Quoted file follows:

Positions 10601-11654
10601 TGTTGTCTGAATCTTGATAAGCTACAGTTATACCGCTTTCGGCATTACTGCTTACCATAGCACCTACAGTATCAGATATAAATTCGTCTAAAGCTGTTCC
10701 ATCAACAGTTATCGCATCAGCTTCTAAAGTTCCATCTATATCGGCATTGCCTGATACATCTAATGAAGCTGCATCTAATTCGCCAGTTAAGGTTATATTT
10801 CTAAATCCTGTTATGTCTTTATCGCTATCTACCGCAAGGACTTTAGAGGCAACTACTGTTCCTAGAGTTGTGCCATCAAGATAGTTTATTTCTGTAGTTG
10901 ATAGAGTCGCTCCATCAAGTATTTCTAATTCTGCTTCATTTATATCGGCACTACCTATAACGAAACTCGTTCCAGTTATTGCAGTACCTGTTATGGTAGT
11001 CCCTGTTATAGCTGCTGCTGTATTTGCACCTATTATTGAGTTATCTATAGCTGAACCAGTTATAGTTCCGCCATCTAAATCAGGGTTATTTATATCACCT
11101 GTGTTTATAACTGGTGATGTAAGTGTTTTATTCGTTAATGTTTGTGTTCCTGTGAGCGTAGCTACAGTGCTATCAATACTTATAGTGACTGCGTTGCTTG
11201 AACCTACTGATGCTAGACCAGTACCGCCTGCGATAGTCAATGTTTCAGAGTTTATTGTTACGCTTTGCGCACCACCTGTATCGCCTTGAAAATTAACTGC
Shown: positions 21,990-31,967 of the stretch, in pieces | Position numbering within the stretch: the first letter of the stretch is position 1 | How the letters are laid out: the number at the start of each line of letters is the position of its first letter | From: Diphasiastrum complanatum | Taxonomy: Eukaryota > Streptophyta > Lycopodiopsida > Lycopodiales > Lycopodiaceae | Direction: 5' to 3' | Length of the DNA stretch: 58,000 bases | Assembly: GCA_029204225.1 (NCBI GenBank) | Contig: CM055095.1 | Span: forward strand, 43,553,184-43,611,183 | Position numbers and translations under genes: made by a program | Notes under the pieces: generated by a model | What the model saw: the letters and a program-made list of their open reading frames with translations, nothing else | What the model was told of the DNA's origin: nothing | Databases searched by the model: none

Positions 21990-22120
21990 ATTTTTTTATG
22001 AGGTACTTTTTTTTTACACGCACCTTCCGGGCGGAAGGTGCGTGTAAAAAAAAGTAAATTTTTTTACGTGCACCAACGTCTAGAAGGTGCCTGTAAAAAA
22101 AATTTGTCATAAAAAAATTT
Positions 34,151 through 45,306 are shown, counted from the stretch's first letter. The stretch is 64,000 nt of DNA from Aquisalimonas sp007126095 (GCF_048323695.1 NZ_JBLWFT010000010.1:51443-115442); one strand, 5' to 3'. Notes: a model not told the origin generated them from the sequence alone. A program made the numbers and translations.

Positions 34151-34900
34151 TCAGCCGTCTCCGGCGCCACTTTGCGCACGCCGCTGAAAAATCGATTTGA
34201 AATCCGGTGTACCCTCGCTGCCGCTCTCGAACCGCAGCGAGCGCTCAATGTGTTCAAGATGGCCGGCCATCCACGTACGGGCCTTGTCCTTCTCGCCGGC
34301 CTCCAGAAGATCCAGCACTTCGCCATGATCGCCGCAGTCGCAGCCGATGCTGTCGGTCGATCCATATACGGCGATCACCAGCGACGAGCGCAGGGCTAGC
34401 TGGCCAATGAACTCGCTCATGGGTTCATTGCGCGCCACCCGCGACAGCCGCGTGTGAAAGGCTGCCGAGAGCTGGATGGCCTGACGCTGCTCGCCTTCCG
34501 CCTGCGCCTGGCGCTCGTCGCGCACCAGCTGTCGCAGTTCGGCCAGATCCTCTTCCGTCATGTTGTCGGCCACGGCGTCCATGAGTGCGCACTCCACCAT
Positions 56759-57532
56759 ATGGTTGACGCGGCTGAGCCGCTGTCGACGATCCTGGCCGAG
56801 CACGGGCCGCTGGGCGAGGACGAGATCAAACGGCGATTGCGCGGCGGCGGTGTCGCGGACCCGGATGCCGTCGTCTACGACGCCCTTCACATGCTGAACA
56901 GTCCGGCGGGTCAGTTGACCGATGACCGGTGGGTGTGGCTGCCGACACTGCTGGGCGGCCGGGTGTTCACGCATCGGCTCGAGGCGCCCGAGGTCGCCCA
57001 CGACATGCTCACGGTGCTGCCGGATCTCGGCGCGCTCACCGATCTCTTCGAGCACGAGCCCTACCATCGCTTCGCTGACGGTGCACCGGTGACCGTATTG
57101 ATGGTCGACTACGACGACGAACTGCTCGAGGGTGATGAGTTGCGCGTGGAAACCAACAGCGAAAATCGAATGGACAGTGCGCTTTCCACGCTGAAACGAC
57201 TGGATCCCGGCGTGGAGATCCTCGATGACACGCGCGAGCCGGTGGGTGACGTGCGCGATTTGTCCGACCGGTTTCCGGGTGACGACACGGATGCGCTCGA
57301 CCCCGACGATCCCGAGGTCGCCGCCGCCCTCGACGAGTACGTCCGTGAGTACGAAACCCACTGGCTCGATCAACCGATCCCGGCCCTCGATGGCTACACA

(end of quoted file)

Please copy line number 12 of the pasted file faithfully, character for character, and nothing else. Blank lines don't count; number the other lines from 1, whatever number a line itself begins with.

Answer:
22001 AGGTACTTTTTTTTTACACGCACCTTCCGGGCGGAAGGTGCGTGTAAAAAAAAGTAAATTTTTTTACGTGCACCAACGTCTAGAAGGTGCCTGTAAAAAA